Faith-Inspired Farm a Refugee Haven

About 30 miles south of downtown Dallas sits a slice of land owned by three Park Cities families but cultivated almost entirely by refugees.

(ABOVE: Land is available for refugees to work at Mars Hill Farm in south Dallas. Courtesy Mars Hill Farms)

Primarily a flower farm, but with areas set aside specifically for growing grass-fed beef, honey, and other vegetables and herbs, Mars Hill Farm exists to hire refugees and give them an environment where they can “acclimate to living in the United States,” said Julia Schwarz.

She and her husband, Blake, own the farm along with Julie and Trevor Farr and Kendall and Jonathan Herb. The couples describe the farm as a way of sharing Jesus Christ’s love.

As an example of the farm’s global reach, two full-time employees are refugees from Homs and Damascus, Syria.

“Our community is full of supportive, compassionate people who care about local farming and the needs of others.” -Julia Schwarz

“As we were getting to know some of the refugees, we came face to face with the difficulties they come up against in trying to find jobs,” Schwarz said. “Many are from agrarian backgrounds, and they know farming, and they love being outside and working the land. But there was really nowhere for them to do that and still stay close to the community and services that Dallas provides.”

Plots of land are offered free of charge with the hope that, eventually, enough people will be working on Mars Hill to provide them full-time work as employees of the farm.

The refugees also help run the Mars Hill Farm booth at different farmers’ markets on the weekends.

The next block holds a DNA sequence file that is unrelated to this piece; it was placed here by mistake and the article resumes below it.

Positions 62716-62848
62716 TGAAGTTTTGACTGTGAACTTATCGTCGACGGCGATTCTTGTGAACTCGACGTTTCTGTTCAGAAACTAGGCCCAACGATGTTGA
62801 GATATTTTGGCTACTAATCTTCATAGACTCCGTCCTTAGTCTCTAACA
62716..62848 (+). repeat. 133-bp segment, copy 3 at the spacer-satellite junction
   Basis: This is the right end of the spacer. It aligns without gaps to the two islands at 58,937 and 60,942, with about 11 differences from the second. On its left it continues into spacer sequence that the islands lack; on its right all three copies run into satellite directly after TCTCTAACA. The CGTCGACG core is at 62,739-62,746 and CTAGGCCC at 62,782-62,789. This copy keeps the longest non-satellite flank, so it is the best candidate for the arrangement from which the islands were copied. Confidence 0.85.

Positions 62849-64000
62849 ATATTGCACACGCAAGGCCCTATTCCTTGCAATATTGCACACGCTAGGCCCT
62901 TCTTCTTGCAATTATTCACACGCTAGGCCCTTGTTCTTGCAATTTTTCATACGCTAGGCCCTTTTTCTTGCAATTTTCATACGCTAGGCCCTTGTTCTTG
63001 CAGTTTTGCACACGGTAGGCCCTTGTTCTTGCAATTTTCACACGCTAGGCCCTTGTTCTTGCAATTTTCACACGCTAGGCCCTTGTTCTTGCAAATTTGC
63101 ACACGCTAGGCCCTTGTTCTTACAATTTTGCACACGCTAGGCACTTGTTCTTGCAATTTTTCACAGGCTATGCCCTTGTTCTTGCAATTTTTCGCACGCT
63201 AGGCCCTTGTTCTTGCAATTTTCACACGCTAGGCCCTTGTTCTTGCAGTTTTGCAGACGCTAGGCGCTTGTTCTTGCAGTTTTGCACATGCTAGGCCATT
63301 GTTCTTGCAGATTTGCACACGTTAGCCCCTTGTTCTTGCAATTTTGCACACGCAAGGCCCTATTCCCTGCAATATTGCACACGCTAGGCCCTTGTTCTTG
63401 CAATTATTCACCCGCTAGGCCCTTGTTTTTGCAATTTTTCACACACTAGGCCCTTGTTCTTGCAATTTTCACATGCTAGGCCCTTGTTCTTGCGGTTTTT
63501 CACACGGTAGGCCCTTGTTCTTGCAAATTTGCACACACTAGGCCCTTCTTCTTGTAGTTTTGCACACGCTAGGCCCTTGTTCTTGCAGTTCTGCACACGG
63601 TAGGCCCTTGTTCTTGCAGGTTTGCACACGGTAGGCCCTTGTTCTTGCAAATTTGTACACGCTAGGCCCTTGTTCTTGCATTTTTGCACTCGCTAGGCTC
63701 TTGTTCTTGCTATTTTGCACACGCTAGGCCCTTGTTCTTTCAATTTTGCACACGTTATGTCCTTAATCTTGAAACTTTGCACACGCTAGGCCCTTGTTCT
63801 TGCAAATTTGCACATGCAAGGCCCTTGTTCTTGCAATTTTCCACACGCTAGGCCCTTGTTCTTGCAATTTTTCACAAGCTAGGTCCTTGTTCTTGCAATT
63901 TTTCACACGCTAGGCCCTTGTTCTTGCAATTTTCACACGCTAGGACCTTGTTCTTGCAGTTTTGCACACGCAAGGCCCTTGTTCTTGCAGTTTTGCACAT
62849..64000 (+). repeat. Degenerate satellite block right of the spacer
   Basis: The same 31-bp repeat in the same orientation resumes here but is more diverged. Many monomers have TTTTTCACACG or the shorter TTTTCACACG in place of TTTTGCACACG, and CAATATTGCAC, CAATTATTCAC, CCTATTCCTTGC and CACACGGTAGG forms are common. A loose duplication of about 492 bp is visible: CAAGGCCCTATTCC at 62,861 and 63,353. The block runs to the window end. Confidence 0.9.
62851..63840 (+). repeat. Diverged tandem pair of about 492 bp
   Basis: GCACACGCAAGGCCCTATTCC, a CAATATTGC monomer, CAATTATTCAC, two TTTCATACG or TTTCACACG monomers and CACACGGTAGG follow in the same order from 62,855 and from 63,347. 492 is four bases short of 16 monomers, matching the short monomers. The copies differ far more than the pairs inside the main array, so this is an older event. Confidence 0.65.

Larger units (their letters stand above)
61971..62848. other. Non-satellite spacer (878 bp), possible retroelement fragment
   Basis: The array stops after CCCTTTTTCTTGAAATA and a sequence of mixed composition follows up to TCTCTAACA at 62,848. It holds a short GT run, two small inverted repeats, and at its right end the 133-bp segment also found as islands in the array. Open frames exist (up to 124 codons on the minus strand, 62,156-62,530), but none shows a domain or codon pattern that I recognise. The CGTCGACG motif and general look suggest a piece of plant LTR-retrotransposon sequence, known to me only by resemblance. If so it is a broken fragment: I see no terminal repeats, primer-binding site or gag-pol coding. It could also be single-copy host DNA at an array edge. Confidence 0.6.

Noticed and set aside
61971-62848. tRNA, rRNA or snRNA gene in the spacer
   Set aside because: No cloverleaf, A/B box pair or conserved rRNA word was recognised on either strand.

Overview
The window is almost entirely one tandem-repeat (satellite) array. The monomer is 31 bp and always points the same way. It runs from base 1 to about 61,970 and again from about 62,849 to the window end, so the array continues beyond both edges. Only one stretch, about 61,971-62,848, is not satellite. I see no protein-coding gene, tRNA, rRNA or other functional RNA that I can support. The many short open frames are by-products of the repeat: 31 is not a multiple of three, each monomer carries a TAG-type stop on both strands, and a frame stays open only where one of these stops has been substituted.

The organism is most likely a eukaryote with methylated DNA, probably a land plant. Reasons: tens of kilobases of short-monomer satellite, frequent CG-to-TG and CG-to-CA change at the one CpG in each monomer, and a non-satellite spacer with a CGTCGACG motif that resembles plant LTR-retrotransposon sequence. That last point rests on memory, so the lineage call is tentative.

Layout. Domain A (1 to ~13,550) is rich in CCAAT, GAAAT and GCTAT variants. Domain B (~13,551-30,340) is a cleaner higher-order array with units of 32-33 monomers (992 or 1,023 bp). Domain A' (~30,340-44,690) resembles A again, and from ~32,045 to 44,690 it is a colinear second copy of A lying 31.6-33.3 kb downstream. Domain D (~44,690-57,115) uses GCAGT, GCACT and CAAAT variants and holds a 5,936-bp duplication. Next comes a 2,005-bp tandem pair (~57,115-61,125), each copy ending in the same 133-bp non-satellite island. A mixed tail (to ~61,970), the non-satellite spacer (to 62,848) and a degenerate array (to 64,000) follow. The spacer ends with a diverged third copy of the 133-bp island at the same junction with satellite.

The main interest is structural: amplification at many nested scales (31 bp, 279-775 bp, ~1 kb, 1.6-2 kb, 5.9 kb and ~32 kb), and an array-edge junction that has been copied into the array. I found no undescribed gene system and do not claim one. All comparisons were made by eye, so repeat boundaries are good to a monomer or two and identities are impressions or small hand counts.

Mars Hill officials said they have workers from Nepal, Bhutan, Myanmar, and countries throughout the Middle East.

“Dallas is such a United Nations hub for refugee resettlement from places around the globe,” Schwarz said. “Refugees are often presented as a drain on our economy, but the reality is that they have really valuable skills. They just have no way to use them because of the language differences and other barriers.”

The farm also offers a flower subscription program. Orders are delivered by a refugee employee to houses every week.

The flowers are a favorite in the area and have led to residents also signing up for grass-fed beef deliveries.

“We have had a huge outpouring of support from the community,” Schwarz said. “Our community is full of supportive, compassionate people who care about local farming and the needs of others.”

Schwarz and the other families are hoping the farm will serve as a gathering place for Dallasites to come and meet the refugees.

“We have party rental spaces and special events, and we hope those will bring people in to experience the farm and meet our employees,” Schwarz said. “Our goal is to create a sustainable, for-profit business that will serve the refugee community and give the broader public a place to come and interact with people from all backgrounds.”

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